"We are talking about an increase of warranty accrual of one percent (to handle heat-related claims)," he said. "It is based on limited data we have and we are being very prudent in terms of setting aside additional funds (to pay for warranty issues)."

He said the company's warranty is among the best in the industry, covering workmanship for 10 years and guaranteeing output for 25 years.

First solar spent $125.8 million in the last quarter replacing faulty panels it made in 2008 and 2009, but most of those went to temperate places in Europe, and were not likely related to temperature, officials said. The company went beyond its warranty obligations replacing those panels, officials said.

First Solar recently finished a much smaller power plant in Gila Bend that serves Arizona Public Service Co.

APS spokesman Jim McDonald said the 17-megawatt plant was tested in July before going online in August, both searing months in the desert, and that the plant has been performing about 3 percent better than anticipated.

"It is performing at a high level," he said, adding that APS has a warranty should that change.

First Solar had a flood of bad news this week -- a net loss of profits for the fourth quarter, financial writedowns, potentially lost subsidies in Germany. But some analysts said the heat issues stood out.

"The warranty issues are a big deal, to us at least," Credit Suisse analyst Satya Kumar wrote in an investor note Wednesday.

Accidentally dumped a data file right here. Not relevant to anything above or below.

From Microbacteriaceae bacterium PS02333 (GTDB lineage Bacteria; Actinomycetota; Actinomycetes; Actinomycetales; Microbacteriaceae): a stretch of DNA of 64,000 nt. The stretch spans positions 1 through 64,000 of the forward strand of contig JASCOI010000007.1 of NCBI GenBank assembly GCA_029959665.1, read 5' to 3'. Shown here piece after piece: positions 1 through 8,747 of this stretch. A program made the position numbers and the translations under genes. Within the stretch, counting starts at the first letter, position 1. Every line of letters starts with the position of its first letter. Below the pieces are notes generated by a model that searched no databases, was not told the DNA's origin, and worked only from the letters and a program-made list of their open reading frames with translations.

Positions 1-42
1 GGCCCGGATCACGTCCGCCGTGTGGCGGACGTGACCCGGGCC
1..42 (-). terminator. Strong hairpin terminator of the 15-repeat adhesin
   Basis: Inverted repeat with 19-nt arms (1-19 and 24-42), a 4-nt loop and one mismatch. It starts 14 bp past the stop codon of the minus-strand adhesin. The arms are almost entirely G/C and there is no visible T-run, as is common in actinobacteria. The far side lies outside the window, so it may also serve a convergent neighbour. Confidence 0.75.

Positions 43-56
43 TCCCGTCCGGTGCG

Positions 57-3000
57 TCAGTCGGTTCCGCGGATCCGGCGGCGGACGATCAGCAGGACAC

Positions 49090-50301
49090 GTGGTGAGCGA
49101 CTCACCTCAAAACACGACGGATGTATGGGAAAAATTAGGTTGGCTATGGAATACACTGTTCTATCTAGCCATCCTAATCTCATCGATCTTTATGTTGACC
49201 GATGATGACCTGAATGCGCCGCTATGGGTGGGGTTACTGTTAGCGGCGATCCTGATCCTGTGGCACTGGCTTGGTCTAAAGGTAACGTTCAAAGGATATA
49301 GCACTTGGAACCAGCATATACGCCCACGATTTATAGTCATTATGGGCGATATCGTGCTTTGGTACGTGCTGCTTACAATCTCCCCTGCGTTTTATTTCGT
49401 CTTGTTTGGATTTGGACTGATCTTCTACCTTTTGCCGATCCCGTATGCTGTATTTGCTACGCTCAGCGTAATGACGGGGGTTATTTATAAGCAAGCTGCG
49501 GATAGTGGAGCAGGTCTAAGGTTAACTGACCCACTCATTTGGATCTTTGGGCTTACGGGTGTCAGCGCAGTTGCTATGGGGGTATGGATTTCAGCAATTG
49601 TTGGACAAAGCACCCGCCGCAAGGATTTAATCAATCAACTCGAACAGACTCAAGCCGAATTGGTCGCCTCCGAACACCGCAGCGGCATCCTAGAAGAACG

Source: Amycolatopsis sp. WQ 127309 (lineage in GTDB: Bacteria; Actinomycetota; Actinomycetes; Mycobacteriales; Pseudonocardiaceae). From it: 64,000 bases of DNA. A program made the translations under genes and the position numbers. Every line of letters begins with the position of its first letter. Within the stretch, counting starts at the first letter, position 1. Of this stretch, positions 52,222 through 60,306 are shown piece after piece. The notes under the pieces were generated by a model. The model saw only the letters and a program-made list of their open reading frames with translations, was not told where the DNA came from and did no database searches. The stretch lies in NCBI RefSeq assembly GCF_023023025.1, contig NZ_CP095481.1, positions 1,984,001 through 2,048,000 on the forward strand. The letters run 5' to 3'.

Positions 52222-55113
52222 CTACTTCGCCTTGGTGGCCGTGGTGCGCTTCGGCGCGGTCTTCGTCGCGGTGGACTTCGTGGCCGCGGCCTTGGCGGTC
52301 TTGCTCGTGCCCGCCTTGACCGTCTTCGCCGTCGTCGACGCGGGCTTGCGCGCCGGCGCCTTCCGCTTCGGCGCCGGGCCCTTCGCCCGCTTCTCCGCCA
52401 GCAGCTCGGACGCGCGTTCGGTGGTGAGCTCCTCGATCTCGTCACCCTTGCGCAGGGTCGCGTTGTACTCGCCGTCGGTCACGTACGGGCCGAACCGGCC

He said thin-film panels have a shorter track record than traditional panels, so the problems with First Solar's relatively young solar plants are cause for concern. The company was established in 1999, and most of its business has come in recent years.

"This is the first time First Solar is talking about this issue, although we have heard of this issue in our discussions with industry contacts," Kumar wrote. "The fact that First Solar is reporting performance issues in the field in the first few years and is accruing higher charges on an ongoing basis is worrying, as the hotter regions tend to make more sense for solar. We are concerned this may not be the last time we hear of the warranty-related issues for First Solar."

Kumar also said that the 550-megawatt Topaz Solar Farm the company is building east of San Luis Obispo, Calif., is being built at 586 megawatts, possibly to compensate for reduced output.

"We think there is some risk that this 'over spec' is to provide protection given the minimum energy performance specs that First Solar has committed to in the project given the lower confidence on field performance," he wrote.

First Solar officials said their problems have been with older solar panel models and that they have moved on to the next generation of solar panels.

Analyst Chris Kettenmann of Miller Tabak and Co. asked company executives for more details on the heat-related problems, but did't get many.

"Well, at this time, we don't have a lot of data," interim CEO Michael Ahearn said.

He said that it is known that solar panels degrade faster in hot climates, and the company tests its panels for extreme heat.

"We just started really shifting the mix into hotter climates in the last couple years," he said. "So we'll have to continue to reevaluate it as we see results, get more data."